Monday, 29 July 2013

Flight To Forever

Poul Anderson's "Flight to Forever" occupies eighty pages of his collection, Alight In The Void (New York, 1993, pp. 161-240). Despite its less than novelistic length, it is, in the pulp tradition, divided into six titled chapters:

I No Return
II Belgotai of Syrtis
III Trapped in the Time-Stream
IV End of Empire
V Attack of the Anvardi
VI Flight Without End

"Trapped in the Time-Stream" and "End of Empire" are particularly pulp sf titles.

Anderson's time travelers set out twenty three years into the future, in 1973, and one of the years that they visit is 2013. For me, there is a sense of following in HG Wells' footsteps. The characters travel by stages into the future so what will they find? Some of the futurians that they meet are almost as decadent as the Eloi. The Time Traveler travels to the end of life on Earth whereas Anderson's character, Saunders, travels beyond the end of the universe.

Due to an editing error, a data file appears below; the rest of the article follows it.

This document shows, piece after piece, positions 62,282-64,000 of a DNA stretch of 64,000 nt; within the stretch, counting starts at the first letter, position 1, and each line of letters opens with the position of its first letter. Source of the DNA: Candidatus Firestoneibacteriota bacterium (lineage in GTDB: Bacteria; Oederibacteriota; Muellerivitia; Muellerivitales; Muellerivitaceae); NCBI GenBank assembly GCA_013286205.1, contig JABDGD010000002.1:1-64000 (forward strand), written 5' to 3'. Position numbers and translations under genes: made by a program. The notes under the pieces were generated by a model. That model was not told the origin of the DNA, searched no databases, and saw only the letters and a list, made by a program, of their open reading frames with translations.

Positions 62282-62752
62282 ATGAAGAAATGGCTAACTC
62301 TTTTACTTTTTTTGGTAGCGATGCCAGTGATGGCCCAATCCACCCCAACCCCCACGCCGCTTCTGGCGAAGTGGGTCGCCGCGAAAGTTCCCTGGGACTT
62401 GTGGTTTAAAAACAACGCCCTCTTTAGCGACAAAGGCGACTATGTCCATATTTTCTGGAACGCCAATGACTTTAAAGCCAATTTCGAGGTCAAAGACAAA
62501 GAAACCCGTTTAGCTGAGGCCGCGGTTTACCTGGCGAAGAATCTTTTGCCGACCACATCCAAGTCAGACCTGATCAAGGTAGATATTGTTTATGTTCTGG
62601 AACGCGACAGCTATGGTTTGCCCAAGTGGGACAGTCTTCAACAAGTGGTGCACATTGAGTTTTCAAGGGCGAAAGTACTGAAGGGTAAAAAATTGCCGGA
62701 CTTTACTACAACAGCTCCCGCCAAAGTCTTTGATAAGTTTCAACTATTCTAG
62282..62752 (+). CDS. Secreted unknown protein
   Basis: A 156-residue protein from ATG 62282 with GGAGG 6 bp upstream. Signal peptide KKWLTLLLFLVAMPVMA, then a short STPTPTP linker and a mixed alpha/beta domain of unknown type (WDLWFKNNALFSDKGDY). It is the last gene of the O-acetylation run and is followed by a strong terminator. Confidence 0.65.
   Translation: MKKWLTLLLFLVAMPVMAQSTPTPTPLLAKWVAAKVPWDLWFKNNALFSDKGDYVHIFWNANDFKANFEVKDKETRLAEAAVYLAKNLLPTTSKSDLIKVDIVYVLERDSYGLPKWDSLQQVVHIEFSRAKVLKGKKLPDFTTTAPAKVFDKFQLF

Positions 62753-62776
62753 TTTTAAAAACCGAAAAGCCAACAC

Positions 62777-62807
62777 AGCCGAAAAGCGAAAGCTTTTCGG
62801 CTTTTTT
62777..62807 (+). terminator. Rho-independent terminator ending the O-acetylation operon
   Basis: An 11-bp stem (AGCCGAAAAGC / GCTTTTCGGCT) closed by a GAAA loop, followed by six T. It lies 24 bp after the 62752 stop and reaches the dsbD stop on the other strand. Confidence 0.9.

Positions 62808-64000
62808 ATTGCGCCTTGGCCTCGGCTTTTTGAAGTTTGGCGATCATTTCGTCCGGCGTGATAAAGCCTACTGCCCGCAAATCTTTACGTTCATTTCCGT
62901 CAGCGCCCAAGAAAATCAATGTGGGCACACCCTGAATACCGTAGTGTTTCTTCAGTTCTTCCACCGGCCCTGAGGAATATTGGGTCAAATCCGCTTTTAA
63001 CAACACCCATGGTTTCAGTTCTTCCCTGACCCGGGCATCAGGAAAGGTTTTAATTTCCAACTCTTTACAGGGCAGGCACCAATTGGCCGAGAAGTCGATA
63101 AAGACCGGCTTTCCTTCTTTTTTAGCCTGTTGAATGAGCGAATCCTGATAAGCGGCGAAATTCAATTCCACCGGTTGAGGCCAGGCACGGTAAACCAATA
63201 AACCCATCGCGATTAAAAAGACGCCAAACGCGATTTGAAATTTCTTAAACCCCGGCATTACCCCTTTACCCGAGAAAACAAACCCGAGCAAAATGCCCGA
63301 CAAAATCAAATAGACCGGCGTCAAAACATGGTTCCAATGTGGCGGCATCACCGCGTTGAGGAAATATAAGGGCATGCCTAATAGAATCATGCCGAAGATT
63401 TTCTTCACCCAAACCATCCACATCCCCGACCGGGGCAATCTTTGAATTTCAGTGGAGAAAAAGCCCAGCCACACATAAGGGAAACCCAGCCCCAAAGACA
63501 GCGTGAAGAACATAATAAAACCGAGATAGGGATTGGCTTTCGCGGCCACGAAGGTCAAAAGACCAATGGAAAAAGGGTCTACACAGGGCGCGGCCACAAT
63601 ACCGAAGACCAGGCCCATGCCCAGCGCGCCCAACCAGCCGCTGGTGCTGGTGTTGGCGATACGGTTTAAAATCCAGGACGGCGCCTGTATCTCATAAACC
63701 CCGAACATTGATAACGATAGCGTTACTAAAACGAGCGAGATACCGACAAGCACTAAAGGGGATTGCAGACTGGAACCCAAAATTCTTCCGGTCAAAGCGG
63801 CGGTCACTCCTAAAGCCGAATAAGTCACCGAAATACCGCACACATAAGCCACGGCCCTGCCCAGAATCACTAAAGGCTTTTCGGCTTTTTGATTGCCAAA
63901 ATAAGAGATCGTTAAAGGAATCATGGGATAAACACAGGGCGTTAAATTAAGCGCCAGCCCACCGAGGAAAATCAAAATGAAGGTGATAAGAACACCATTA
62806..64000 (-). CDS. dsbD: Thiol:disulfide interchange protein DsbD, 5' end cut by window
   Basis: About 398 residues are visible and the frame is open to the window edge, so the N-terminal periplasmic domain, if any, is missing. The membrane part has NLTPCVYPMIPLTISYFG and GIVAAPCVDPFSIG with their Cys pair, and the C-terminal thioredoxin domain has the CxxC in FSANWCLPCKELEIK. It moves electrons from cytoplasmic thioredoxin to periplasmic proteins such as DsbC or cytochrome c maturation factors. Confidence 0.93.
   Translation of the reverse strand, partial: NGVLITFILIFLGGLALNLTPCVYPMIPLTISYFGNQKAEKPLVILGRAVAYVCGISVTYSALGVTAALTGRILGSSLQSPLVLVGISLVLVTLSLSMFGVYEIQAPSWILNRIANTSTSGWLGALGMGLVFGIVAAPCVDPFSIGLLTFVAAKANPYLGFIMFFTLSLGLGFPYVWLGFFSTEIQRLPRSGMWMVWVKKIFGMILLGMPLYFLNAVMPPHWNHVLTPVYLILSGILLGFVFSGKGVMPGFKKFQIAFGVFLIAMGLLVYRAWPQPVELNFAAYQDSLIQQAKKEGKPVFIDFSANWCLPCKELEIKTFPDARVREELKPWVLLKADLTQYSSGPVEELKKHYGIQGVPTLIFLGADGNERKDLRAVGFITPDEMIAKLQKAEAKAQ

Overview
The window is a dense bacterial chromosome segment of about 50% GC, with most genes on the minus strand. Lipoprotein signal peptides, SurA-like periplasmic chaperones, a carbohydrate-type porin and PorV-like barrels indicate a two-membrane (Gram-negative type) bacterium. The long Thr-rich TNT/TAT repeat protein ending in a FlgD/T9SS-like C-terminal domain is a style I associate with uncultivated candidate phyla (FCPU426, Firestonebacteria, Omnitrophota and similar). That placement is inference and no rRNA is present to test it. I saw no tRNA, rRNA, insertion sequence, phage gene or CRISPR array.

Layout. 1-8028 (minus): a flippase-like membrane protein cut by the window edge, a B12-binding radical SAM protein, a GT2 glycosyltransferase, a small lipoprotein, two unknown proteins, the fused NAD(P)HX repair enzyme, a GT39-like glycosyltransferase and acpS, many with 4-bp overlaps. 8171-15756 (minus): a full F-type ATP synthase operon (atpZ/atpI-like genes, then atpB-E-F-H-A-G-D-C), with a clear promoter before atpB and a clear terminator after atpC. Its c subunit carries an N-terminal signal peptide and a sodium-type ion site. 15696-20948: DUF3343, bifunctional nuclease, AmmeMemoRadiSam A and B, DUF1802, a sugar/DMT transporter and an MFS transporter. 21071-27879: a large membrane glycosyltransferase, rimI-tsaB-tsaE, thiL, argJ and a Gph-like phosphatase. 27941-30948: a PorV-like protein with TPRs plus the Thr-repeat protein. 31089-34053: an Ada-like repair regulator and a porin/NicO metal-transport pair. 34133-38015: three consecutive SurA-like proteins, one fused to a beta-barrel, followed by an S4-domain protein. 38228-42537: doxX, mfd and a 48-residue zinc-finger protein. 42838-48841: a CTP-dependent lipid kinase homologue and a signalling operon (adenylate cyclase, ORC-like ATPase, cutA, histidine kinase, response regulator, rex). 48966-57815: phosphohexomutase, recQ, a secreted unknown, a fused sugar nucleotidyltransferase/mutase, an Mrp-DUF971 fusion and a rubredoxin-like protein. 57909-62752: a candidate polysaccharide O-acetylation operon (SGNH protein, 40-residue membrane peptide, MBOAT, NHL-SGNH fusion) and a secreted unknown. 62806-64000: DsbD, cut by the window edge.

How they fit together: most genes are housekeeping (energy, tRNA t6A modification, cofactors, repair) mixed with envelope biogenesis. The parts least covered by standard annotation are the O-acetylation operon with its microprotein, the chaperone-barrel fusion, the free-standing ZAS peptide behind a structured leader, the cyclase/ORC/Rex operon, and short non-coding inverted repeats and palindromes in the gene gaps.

One difference is that the Time Traveler, from the seat of the Time Machine, sees the world flash past whereas Saunders and Hull, through the porthole of the time projector, see only grayness until they stop. Also, the Time Machine risks materializing inside an object and exploding whereas the time projector's mass-sensitive circuits prevent it from halting inside anything solid.

There are a few notable passages in this rather crude early story:

"The important thing was change, an unending flux out of which all could come." (p. 167)

"Men lived in their own times, a brief flash of light ringed with an enormous dark, and it was not in their nature to think beyond that little span of years. He began to realize why time travel had never been common." (p. 182)

"Man's works were so horribly impermanent; he thought with a sadness of the cities and civilizations he had seen rise and spend their little hour and sink back into the night and chaos of time." (p. 191)

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